The researcher presented the findings of the data in three categories. The presentation is orderly but what lacked the actual results. The researcher has however, clearly explained the effect of each factor on nurses ability to driver services. No limitations have been categorically stated but we can cite one in the unavailability of some respondents to confirm categorization during data analysis. Limitations of any study should be well stated and the implications thereof. The researcher generalized findings into categories and subcategories and explained them well.

The finding of the study identified the important role played by a patient’s family. It further indicated that nurses were handling big challenges as other health workers left the burden of caring for the culturally diverse to them. Nurses expressed the need for formal cultural education in their work. The study also suggested that cross cultural differences were not as bad. The study is poorly described. The researcher did not develop a clear research design from the start and replication is not possible. This is however expected of qualitative researches. (Creswell, 2003).

The findings of the survey suggest that the healthcare system should be made flexible to accommodate cultural diversity by availing interprets throughout. It also proposed development of cultural competence in nurses by training them on cultural practices. The study further suggested that research be done to assist in building better care for all patients regardless of their cultural background.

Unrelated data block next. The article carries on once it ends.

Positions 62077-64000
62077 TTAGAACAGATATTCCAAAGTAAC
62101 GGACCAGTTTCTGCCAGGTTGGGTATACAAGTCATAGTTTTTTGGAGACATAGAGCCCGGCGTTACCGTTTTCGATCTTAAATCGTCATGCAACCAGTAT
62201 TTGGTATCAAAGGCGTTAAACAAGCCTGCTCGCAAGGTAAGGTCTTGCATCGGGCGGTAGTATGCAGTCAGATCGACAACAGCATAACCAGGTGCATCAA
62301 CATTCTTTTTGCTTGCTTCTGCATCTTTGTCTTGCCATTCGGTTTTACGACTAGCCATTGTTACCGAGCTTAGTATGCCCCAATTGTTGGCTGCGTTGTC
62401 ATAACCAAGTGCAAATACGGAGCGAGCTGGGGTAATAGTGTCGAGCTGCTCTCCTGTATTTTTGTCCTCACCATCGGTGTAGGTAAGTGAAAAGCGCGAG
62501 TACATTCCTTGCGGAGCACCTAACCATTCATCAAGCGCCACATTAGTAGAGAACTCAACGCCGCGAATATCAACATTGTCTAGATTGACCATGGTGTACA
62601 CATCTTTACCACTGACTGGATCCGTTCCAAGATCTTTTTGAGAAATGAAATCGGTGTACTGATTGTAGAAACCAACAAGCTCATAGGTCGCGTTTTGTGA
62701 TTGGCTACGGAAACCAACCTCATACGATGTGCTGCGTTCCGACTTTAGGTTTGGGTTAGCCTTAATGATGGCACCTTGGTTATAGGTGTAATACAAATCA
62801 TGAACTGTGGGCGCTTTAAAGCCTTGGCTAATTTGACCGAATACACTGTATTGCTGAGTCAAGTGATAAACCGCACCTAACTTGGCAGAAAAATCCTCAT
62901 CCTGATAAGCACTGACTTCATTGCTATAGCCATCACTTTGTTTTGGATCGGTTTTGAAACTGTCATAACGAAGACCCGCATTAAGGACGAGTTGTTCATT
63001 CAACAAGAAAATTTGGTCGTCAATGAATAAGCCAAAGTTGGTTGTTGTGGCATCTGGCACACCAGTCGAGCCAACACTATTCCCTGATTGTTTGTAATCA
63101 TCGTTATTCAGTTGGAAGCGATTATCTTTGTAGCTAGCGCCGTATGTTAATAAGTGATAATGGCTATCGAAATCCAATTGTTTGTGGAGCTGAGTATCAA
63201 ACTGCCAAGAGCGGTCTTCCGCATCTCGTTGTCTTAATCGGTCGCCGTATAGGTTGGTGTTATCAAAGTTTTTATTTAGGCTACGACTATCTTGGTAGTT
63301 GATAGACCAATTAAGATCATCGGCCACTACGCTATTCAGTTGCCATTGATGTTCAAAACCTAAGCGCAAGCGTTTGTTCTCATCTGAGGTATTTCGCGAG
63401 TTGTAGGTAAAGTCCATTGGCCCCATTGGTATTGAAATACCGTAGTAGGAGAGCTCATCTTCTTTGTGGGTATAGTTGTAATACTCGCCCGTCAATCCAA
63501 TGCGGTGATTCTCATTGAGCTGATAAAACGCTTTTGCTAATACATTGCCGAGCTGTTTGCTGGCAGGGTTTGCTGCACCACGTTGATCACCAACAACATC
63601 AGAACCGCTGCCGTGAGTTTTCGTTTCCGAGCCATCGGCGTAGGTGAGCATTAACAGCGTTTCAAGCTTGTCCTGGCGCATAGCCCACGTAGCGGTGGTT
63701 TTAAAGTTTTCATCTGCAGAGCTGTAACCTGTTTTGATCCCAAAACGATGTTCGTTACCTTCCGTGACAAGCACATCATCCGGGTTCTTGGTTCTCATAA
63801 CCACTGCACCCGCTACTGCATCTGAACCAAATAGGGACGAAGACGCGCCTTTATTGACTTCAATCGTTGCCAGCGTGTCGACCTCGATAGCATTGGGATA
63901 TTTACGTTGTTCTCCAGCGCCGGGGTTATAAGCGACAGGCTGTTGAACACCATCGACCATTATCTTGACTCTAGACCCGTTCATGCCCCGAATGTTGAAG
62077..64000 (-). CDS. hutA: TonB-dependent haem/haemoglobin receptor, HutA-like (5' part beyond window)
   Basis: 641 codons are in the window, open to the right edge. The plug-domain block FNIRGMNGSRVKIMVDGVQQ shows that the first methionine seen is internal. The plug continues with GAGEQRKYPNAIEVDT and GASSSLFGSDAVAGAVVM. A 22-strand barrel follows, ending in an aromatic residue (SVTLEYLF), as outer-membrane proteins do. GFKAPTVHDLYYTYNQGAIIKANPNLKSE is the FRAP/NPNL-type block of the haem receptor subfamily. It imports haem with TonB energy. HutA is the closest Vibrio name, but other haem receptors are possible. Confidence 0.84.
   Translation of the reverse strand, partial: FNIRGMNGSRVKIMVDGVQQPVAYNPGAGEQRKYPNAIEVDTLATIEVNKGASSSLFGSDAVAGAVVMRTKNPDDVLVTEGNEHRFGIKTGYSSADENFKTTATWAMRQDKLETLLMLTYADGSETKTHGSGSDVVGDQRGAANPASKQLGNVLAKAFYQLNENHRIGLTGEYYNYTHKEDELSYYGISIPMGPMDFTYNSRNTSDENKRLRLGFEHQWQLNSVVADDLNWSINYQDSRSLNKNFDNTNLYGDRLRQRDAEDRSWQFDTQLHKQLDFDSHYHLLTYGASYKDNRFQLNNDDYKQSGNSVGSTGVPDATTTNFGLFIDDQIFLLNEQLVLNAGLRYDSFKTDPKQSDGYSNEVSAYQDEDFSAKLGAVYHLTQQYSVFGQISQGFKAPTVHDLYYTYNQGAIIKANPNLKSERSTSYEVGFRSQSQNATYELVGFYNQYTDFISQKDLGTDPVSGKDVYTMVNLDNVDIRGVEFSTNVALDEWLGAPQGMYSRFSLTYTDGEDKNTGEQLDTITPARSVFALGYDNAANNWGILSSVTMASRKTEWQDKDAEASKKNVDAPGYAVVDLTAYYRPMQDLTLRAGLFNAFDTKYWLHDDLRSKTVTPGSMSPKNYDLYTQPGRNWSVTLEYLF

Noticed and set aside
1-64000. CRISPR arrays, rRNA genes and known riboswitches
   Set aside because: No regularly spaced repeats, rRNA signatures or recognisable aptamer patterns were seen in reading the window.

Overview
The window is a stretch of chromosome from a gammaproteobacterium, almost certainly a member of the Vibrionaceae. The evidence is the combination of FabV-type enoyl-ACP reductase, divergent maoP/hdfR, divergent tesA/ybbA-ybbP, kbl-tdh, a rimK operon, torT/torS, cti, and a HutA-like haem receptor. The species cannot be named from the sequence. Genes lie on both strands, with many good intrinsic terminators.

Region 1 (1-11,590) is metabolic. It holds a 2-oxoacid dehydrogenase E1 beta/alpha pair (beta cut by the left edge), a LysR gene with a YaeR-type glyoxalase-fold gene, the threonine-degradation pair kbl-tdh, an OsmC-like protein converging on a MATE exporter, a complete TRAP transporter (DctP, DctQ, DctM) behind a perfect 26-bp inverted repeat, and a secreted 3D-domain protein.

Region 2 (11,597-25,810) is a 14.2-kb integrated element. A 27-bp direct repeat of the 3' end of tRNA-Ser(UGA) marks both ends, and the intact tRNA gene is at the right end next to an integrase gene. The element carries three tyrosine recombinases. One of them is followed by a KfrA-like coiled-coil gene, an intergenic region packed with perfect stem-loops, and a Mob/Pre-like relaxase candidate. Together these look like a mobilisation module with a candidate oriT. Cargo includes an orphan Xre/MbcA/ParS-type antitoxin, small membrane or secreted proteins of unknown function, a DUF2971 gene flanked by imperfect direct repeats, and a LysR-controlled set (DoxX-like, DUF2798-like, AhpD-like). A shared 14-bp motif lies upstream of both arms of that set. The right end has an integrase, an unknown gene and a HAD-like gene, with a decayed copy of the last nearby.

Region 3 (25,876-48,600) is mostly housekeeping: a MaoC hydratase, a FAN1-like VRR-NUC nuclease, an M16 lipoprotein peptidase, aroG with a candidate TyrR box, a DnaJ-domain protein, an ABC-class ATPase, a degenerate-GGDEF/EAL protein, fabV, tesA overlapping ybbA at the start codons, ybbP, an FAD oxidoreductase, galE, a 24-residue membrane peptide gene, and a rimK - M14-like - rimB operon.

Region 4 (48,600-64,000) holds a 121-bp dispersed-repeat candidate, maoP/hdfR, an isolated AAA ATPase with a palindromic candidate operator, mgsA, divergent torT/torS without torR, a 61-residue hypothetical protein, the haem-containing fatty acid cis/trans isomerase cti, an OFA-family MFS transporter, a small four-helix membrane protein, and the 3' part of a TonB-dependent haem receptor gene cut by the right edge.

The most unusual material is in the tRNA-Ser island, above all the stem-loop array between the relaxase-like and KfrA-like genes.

• Creswell, J. W. (2003). Research Design: Qualitative, Quantitative and Mixed Method Approaches, Sage Publications Inc, California, USA.
  • Graneheim, U (2004). ‘Qualitative Content Analysis in Nursing Research: Concepts, Procedures and Measures to Achieve Trustworthiness.’ Nurse Education Today, Volume 24, (2), pp 105-112.
  • Greenhalgh, T & Taylor R (1997). How to Read a Paper: Papers That Go Beyond Numbers (Qualitative Research. Available on http://www.bmj.com/cgi/content/full/315/7110/740 [cited on 2 August 2007].
  • Jane, V. A, (1995). ‘Analyzing Qualitative Interview Data: Addressing Issues of Validity and Reliability.’ Journal of Advanced Nursing, 22 (5), pp 993–997.
  • Maxwell, A. J. Qualitative Research Design: An Interactive Approach. Sage Publications Ltd.
  • Morehouse, R. E & Maykut, P. S. (1991). Beginning Qualitative Research: A Philosophic and Practical Guide. The Falmer Press, UK.
  • Neill, J (2006). Analysis of Professional Literature Class 6: Qualitative Research I.
  • Qualitative vs Quantitative analysis. 
  • Spall, S (1998). ‘Peer Debriefing in Qualitative Research: Emerging Operational Models.’ Qualitative Inquiry.
  • Wengraf, T. (2001). Qualitative research Interviewing: Biographic Narrative and Semi-Structures Methods. Sage Publishers, London, p 112.